Members of the R group must not be mistaken for "conservatives," nor members of the S group for "progressives," innovators, revolutionaries (Ss 226, 228 - 44). They may have points in common with such, but there is no identity. There are evolutions, revolutions, innovations, that the R's support, especially movements tending to restore to the ruling classes certain residues of group-persistence that had been banished by the S's. A revolution may be made against the S's--a revolution of that type founded the Roman Empire, and such, to some extent, was the revolution known as the Protestant Reformation. Then too, for the very reason that sentiments of group-persistence are dominant in them, the R's may be so blinded by sentiment as to act against their own interests. They readily allow themselves to be duped by anyone who takes them on the side of sentiment, and time and time again they have been the artisans of their own ruin (S 1873). If the old feudal lords, who were endowed with R traits in a very conspicuous degree, had not allowed themselves to be swept off their feet by a sum of sentiments in which religious enthusiasm was only one element, they would have seen at once that the Crusades were to be their ruin. In the eighteenth century, had the French nobility living on income, and that part of the French bourgeoisie which was in the same situation, not succumbed to the lure of humanitarian sentiments, they would not have prepared the ground for the Revolution that was to be their undoing. Not a few among the victims of the guillotine had for long years been continually, patiently, artfully grinding the blade that was to cut off their heads. In our day those among the R's who are known as "intellectuals" are following in the footprints of the French nobles of the eighteenth century and are working with all their might to encompass the ruin of their own class (S 2254).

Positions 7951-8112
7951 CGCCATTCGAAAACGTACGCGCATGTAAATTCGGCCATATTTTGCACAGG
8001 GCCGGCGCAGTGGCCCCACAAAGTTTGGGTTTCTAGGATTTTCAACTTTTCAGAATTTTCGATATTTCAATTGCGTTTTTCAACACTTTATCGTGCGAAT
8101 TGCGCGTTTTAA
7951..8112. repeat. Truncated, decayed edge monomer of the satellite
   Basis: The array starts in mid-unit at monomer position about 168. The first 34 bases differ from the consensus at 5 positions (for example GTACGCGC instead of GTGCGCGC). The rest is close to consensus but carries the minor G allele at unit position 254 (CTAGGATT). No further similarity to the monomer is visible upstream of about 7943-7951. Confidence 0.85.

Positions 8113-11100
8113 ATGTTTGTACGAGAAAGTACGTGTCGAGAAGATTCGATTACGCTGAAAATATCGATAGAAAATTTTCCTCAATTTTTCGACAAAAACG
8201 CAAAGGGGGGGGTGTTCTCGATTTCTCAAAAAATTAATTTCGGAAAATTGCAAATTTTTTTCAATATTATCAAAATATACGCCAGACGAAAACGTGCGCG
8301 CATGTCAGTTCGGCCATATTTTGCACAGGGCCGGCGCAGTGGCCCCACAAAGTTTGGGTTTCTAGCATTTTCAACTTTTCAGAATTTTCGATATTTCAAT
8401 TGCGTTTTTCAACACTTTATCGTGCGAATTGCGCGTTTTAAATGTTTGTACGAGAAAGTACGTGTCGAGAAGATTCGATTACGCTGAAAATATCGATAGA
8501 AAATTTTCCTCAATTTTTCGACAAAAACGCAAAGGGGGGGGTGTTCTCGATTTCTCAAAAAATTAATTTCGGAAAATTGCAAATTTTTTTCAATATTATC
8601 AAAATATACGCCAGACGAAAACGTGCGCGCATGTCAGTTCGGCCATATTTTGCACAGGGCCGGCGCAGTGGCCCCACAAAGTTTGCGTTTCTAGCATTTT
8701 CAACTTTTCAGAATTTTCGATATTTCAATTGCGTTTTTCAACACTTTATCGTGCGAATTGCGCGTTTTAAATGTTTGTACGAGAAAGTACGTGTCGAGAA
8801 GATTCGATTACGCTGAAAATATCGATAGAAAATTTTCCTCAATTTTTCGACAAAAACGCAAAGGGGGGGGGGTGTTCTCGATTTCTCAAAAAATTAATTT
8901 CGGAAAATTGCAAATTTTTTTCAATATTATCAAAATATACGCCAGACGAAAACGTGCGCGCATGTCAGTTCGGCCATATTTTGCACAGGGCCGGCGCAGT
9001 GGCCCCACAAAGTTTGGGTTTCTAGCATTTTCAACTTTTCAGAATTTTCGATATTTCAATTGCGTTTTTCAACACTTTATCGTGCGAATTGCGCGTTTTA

Nor are the categories R and S to be confused with groupings that might be made according to economic occupation (Ss 1726-27). There again we find points of contact, but not full coincidence. A retail merchant often belongs to the R group, and a wholesale merchant too, but the wholesaler will more likely belong to the S group. Sometimes one same enterprise may change in character. An individual of the S type founds an industry as a result of fortunate speculations. When it yields or seems to be yielding a good return, he changes it into a corporation, retires from business, and passes over into the R group. A large number of stockholders in the new concern are also R's--the ones who bought stock when they thought they were buying a sure thing. If they are not mistaken, the business changes in character, moving over from the S type to the R type. But in many cases the best speculation the founder ever made was in changing his business to a corporation. It is soon in jeopardy, with the R's standing in line to pay for the broken crockery. There is no better business in this world than the business of fleecing the lambs--of exploiting the inexperience, the ingenuousness, the passions, of the R's. In our societies the fortunes of many many wealthy individuals have no other foundations. [5]

2236. The differing relative proportions in which S types and R types are combined in the governing class correspond to differing types of civilization; and such proportions are among the principal traits that have to be considered in social heterogeneity. [6] Going back, for instance, to the protectionist cycle examined above (Ss 2209 f.), we may say that in modern democratic countries industrial protection increases the proportion of S's in the governing class. That increase in turn serves to intensify protection, and the process would go on indefinitely if counter-forces did not come into play to check it (S 2221)